Masquerading: Space after Filename
Adversaries can hide a program's true filetype by changing the extension of a file. With certain file types (specifically this does not work with .app extensions), appending a space to the end of a filename will change how the file is processed by the operating system.
For example, if there is a Mach-O executable file called evil.bin, when it is double clicked by a user, it will launch Terminal.app and execute. If this file is renamed to evil.txt, then when double clicked by a user, it will launch with the default text editing application (not executing the binary). However, if the file is renamed to **evil.txt ** (note the space at the end), then when double clicked by a user, the true file type is determined by the OS and handled appropriately and the binary will be executed (Citation: Mac Backdoors are back).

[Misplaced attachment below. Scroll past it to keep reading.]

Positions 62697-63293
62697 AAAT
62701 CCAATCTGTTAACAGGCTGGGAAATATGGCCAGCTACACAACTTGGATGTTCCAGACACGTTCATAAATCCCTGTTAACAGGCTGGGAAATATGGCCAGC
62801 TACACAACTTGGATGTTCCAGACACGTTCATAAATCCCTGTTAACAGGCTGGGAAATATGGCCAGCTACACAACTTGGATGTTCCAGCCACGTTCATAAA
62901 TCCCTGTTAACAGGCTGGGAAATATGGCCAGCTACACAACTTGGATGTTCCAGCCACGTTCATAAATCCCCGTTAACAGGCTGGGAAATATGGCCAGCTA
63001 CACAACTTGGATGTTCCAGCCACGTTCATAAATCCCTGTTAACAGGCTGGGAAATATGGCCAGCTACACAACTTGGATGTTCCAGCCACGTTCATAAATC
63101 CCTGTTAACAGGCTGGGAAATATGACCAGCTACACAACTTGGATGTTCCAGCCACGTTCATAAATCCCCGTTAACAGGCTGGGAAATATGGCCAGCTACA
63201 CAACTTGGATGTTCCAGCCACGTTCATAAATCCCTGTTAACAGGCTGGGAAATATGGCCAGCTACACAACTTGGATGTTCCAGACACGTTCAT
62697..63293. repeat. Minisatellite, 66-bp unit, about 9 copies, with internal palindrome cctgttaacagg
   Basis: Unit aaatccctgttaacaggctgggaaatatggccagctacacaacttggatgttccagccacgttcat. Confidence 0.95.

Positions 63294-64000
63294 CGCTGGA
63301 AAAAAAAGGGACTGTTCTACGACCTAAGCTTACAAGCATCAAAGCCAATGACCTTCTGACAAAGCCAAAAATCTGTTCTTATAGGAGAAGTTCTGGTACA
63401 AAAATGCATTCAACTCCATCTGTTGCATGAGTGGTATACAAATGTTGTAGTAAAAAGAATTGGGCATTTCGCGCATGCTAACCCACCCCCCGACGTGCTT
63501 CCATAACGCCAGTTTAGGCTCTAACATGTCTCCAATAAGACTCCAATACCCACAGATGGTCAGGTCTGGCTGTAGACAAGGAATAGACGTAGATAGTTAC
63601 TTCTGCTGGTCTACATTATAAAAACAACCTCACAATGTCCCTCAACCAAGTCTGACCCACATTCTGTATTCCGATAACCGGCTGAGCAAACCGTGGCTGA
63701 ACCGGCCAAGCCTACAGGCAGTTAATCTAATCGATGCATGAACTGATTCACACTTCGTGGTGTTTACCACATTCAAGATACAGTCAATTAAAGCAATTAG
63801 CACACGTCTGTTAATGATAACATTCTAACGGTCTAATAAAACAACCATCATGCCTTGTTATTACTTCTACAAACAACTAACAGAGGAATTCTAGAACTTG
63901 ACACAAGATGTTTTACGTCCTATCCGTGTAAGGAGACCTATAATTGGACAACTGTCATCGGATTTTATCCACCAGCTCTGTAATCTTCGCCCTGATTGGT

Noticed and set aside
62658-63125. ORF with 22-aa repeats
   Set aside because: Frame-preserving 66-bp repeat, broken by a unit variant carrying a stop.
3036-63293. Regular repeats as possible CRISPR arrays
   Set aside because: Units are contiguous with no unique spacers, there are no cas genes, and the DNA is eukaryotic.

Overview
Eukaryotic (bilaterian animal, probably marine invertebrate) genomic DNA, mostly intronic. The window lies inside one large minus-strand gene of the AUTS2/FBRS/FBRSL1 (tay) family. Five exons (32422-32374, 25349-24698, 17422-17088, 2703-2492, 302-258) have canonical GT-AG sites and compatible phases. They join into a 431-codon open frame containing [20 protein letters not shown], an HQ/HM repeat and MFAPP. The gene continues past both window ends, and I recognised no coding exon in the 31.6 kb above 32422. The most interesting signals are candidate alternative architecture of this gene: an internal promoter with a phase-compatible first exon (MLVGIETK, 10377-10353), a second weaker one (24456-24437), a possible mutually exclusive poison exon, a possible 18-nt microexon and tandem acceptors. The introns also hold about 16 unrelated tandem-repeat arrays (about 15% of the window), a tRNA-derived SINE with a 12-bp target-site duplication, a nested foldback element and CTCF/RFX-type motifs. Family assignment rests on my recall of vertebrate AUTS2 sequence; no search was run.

Adversaries can use this feature to trick users into double clicking benign-looking files of any format and ultimately executing something malicious.
Space After Filename
Supported Platforms: macos
Run it with these steps!
echo '#!/bin/bash\necho "print \"hello, world!\"" /usr/bin/python\nexit' > execute.txt && chmod +x execute.txt
mv execute.txt "execute.txt "
Space after filename.
Supported Platforms: macos,linux
Attack Commands: Run with bash!
1 2 3 4 5 6 7 mkdir -p /tmp/atomic-test-T1036.006 cd /tmp/atomic-test-T1036.006 mkdir -p 'testdirwithspaceend ' /usr/bin/echo -e "%d\na\n#!/usr/bin/perl\nprint \"running T1035.006 with space after filename to masquerade init\\n\";\nqx/cp \/usr\/bin\/perl 'init '/;\nqx/'.\/init ' -e 'sleep 5'/;\n.\nwq\n" | ed 'testdirwithspaceend /init ' >/dev/null chmod +x 'testdirwithspaceend /init ' './testdirwithspaceend /init '
1 rm -rf /tmp/atomic-test-T1036.006